Knee Arthroscopy is a minimally invasive procedure performed to examine the knee joint and perform surgery with the help of a small fiber-optic video camera called an arthroscope. The Knee Arthroscopy procedure avoids making large cuts on the knee to go through with a surgical procedure. The arthroscope allows visualization of the inside of the joint on a video monitor screen which aids in the passage of small surgical instruments into the knee to correct the knee deformity. Knee Arthroscopy is more beneficial than open knee surgery as it results in less pain, less joint stiffness, and shorter recovery time.
Knee Arthroscopy is done as an elective procedure.
Knee Arthroscopy is indicated to diagnose knee joint deformity and ailments. A Knee Arthroscopy may be advised to diagnose the cause of knee pain for individuals suffering from the condition. Knee Arthroscopy is also used to treat other knee joint ailments.
Knee Arthroscopy can treat and diagnose the following conditions:
Conditions at which a Knee Arthroscopy is not performed include:
Investigations that are done before a knee arthroscopic procedure include:
Preoperatively before undergoing a knee arthroscopic surgery:
Duration: Knee Arthroscopy takes 30 minutes to 45 minutes.
Anesthesia: General anesthesia is administrated for Knee Arthroscopy. In some cases, spinal anesthesia is also used.
After administration of anesthesia either general or spinal, the surgical area is prepped and draped in a sterile manner. Three to four small incisions are made around the knee to allow surgical instruments to be introduced into the knee. A fiber-optic camera is also introduced into the knee. Sterile saline water is used to flush the knee joint. The knee joint is then filled with sterile saline water. This provides the surgeon with a clear view of the structures inside the knee during the surgery. An arthroscope which has an attached camera at its end is inserted into the knee through one of the incision. This helps to visualize the knee joint.
The torn parts of the meniscus and damaged parts of cartilage are identified. Special arthroscopic instruments are passed through other incisions into the knee to dissect the torn meniscus or damaged parts of the cartilage carefully. After the procedure, the saline water is drained from the knee. The knee is lined with stable tissues, smoothing the rough edges. The incisions are closed with Steri-strips and sometimes they are left to heal on their own. Some absorbable stitches are also used. If nylon stitches are used, they are generally removed 10 to 14 days after the surgery. Dry sterile gauze pads and an Ace wrap are used over the incision to protect the surgical site. After the incision is dry and healed, the bandage is removed.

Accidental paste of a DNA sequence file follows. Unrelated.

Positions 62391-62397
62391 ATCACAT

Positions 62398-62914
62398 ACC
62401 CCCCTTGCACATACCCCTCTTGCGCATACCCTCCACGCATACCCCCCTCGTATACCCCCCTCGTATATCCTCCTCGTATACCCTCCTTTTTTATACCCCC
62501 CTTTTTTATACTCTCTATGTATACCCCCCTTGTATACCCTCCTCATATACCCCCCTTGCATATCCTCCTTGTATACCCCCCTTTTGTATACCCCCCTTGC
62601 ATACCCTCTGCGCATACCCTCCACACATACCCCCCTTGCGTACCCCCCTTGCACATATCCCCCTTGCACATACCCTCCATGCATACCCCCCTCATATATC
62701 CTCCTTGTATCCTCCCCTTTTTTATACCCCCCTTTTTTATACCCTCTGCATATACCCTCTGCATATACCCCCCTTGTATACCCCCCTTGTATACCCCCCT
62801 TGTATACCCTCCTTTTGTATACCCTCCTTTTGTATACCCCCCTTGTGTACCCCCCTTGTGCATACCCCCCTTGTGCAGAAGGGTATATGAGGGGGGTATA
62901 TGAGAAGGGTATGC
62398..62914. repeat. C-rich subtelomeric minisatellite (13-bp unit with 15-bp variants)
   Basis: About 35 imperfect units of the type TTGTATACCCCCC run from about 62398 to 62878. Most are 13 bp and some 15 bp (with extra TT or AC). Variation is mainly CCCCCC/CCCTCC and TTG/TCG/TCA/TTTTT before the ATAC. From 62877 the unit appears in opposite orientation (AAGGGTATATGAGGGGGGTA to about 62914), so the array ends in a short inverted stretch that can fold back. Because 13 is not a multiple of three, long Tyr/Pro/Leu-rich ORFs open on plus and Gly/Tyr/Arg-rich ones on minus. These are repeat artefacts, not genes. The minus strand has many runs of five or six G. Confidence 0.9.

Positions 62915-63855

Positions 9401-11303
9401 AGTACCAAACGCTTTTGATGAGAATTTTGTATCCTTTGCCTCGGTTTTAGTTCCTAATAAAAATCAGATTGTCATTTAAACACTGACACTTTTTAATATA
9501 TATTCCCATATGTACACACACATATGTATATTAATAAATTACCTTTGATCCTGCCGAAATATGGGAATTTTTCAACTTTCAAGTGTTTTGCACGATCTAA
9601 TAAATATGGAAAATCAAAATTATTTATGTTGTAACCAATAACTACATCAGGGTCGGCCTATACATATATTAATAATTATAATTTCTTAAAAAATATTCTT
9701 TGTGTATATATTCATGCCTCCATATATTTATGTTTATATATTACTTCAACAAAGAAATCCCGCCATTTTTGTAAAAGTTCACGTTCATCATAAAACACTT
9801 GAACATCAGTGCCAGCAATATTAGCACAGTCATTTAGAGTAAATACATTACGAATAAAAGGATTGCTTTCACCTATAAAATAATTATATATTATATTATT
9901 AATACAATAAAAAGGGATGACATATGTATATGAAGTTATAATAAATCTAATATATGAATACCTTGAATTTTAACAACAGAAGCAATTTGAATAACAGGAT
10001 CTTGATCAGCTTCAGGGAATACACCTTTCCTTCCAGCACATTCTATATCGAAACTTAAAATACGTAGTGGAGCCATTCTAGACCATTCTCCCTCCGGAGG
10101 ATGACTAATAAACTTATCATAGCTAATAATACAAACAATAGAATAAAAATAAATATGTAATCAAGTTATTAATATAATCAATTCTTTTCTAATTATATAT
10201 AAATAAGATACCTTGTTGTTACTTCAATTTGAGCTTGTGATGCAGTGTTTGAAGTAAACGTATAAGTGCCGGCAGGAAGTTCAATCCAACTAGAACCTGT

Postoperatively after performing Knee Arthroscopy:
It can take up to six weeks for a knee to be re-established as a normal joint after the surgery. The recovery pace is different for each individual and some may recover within 2 weeks and could resume normal activities while others may need four to six weeks to heal completely and to resume full activities. The benefits of Knee Arthroscopy surgery do not usually appear immediately after the surgery but can take almost 6 weeks to be realized. After the surgery, individuals are advised to use crutches or a walker for a few days to reduce pain and weight-bearing on the knee and the use of these is gradually done away with. A limp may be noticed initially but it gradually improves.
Nonsurgical treatment of knee pain includes rest, medications, and injections to reduce pain, and physical therapy. Other lifestyle changes after Knee Arthroscopy surgery are as described below:
Complications that are associated with Knee Arthroscopy include:
The overall prognosis of knee arthroscopic procedures depends upon the severity of the condition and the complexity of the required procedure. Most individuals resume normal activities within 6 to 8 weeks after the surgery. However, higher impact activities may need to be avoided for a longer period. Pain and swelling improved within a couple of weeks after the surgery, nevertheless, knee strength, motion, and coordination may take 3 to 4 months to be restored completely. In a few cases, if the knee damage is very severe, it may not be completely reversed even with surgery.
Knee Arthroscopy can be performed on an outpatient basis without hospitalization; however, in some cases, brief hospitalization is required.